Leading former Soviet dissident dies aged 83

Leading former Soviet dissident dies aged 83

The former Soviet dissident Alexander Lavut, who spent several years in a prison camp and was a close collaborator of Nobel peace prize winner Andrei Sakharov, died today in Moscow aged 83, his family told AFP.

A specialist in mathematics and geophysics, Lavut was sent in 1980 to three years in a prison camp for "spreading anti-Soviet slander" and his involvement in the Chronicle of Current Events underground periodical that detailed human rights violations in the USSR.

He was also accused of helping to publish Alexander Solzhenitsyn's classic work about the Soviet prison camp system "The Gulag Archipelago" in samizdat self-published format.

After serving this sentence, he was again arrested and sentenced to five years house arrest in a village in the Far East Khabarovsk region some 6,700 kilometres east of Moscow.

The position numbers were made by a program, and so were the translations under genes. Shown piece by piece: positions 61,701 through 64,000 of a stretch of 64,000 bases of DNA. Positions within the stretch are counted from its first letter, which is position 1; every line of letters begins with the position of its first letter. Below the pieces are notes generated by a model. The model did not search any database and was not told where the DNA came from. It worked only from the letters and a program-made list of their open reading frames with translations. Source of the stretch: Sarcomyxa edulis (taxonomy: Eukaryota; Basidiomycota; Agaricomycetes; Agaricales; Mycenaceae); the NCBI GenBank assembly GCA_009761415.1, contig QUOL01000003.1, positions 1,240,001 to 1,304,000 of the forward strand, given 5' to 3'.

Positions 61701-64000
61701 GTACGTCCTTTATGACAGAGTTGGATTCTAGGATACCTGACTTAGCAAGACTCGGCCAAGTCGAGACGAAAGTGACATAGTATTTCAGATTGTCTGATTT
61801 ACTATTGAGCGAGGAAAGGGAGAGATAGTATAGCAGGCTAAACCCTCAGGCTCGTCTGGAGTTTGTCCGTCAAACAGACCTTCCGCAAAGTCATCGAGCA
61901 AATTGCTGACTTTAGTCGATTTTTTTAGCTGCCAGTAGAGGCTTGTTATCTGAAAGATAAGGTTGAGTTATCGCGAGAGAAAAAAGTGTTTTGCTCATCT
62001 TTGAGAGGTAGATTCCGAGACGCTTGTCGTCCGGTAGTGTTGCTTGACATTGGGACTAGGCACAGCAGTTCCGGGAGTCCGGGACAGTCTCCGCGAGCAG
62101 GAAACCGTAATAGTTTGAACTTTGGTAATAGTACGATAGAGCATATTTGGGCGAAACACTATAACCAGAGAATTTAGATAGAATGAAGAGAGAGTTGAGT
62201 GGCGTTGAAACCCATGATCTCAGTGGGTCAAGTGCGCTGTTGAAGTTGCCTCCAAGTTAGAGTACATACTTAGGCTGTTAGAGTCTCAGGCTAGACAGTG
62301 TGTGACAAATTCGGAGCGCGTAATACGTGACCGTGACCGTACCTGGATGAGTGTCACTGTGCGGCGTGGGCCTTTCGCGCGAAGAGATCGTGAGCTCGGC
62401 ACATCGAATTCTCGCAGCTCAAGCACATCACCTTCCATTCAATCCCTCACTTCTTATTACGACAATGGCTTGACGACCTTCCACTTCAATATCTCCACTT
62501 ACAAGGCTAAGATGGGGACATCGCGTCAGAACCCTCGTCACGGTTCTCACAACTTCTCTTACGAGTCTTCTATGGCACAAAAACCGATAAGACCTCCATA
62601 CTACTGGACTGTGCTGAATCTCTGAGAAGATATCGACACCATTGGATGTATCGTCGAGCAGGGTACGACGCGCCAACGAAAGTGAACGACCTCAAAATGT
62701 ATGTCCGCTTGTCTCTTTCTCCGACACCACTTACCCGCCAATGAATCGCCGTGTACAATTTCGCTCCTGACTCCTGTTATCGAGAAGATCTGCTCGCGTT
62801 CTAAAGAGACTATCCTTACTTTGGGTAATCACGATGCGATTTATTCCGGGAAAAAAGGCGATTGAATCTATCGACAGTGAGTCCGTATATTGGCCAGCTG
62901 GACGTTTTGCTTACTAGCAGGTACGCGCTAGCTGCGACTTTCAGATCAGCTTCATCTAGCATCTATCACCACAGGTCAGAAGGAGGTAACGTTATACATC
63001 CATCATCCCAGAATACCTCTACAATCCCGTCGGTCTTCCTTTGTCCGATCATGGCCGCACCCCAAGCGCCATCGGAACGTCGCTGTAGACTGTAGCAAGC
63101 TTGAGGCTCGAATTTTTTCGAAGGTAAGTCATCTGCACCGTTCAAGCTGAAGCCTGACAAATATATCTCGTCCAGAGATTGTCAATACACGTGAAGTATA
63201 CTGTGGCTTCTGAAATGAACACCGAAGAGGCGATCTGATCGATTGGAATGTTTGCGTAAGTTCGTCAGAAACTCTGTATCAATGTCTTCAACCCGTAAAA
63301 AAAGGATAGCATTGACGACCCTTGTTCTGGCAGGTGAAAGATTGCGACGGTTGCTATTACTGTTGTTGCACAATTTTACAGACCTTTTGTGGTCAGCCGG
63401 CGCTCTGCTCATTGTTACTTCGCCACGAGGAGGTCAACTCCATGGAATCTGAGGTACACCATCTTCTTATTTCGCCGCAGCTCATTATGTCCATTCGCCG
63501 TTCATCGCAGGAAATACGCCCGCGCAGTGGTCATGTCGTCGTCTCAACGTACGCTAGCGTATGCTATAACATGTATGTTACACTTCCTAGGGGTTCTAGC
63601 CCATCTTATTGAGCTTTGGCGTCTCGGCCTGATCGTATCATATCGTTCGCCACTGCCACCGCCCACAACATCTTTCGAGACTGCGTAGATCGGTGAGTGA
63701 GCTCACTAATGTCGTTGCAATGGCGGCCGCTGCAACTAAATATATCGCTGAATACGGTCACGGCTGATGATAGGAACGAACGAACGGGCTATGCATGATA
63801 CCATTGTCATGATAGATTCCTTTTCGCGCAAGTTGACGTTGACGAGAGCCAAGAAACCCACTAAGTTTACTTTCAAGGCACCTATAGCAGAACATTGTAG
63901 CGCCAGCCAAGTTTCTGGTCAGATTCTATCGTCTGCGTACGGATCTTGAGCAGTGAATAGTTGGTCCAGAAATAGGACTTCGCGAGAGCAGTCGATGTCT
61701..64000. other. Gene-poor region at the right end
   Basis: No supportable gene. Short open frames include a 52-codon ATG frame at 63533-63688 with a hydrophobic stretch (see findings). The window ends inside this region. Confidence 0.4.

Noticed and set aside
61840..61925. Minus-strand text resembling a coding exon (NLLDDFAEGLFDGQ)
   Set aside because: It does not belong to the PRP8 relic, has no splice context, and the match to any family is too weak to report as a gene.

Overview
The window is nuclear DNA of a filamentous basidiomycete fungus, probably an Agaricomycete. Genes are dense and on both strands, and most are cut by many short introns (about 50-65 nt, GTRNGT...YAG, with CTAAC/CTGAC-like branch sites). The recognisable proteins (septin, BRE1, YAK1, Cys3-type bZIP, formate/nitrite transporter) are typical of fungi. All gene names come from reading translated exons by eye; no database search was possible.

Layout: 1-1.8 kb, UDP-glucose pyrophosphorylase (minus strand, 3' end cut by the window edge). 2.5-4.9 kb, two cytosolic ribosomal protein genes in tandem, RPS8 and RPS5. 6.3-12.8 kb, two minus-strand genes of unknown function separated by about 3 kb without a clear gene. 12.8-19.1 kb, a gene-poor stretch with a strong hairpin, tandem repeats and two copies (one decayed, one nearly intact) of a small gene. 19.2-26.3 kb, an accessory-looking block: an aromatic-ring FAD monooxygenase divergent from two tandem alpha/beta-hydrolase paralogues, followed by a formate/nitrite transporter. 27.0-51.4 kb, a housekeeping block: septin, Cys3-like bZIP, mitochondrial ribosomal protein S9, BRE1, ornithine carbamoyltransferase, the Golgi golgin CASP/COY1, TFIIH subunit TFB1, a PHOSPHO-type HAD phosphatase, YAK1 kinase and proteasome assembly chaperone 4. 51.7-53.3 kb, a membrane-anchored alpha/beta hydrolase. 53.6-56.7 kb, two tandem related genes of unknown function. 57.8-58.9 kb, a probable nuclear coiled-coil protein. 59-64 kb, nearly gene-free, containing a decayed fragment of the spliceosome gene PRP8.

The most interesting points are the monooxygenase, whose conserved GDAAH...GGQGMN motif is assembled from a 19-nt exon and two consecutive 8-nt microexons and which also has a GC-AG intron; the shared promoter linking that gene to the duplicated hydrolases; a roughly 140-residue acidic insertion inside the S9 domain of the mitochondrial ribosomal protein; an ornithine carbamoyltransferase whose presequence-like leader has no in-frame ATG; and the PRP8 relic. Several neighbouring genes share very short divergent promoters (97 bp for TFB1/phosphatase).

Lavut was part of the first organised dissident group in the Soviet Union, the Group of Initiatives for Defending Human Rights created in 1969.

He was particularly known for bringing to the attention of the West the plight of the Tatars of Crimea who were deported by Stalin to Central Asia and not allowed to return to their homeland until right up to the fall of the Soviet Union in 1991.

"It is difficult to calculate the importance of everything he did to receive and publish information about the fight for human rights in our country," Sakharov, who died in 1989, wrote after Lavut was convicted.